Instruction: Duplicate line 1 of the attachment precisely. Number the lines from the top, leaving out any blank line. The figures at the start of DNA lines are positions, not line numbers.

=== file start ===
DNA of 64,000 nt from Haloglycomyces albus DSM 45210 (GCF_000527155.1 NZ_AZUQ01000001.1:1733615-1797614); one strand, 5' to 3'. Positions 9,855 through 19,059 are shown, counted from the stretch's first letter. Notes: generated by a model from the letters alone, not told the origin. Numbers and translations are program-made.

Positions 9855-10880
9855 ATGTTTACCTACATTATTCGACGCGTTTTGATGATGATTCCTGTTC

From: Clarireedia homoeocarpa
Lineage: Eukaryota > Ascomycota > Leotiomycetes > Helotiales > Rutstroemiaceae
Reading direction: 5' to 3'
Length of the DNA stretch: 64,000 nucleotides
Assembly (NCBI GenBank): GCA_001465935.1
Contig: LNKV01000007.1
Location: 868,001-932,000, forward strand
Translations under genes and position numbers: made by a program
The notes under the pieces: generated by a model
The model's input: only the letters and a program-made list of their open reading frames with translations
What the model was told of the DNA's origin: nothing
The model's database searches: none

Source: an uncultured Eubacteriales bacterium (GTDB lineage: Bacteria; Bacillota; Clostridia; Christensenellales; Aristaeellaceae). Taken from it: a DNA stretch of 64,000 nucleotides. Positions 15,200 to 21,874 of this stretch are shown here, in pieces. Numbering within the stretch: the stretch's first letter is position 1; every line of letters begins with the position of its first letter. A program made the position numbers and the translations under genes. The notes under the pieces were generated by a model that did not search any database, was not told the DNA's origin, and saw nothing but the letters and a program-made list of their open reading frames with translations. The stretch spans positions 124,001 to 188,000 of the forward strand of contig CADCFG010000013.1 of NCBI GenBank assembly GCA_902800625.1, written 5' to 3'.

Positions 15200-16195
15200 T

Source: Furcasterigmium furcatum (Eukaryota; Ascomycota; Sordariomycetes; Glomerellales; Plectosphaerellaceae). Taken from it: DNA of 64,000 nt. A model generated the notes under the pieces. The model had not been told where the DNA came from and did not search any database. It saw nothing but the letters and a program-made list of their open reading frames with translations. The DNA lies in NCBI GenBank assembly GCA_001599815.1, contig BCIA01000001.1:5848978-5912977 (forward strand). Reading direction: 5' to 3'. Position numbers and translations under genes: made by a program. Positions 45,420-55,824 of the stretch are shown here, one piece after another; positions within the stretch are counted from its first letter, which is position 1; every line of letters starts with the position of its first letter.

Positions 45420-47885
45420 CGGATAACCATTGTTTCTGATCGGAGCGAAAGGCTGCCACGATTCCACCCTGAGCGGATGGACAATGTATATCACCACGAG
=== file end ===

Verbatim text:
DNA of 64,000 nt from Haloglycomyces albus DSM 45210 (GCF_000527155.1 NZ_AZUQ01000001.1:1733615-1797614); one strand, 5' to 3'. Positions 9,855 through 19,059 are shown, counted from the stretch's first letter. Notes: generated by a model from the letters alone, not told the origin. Numbers and translations are program-made.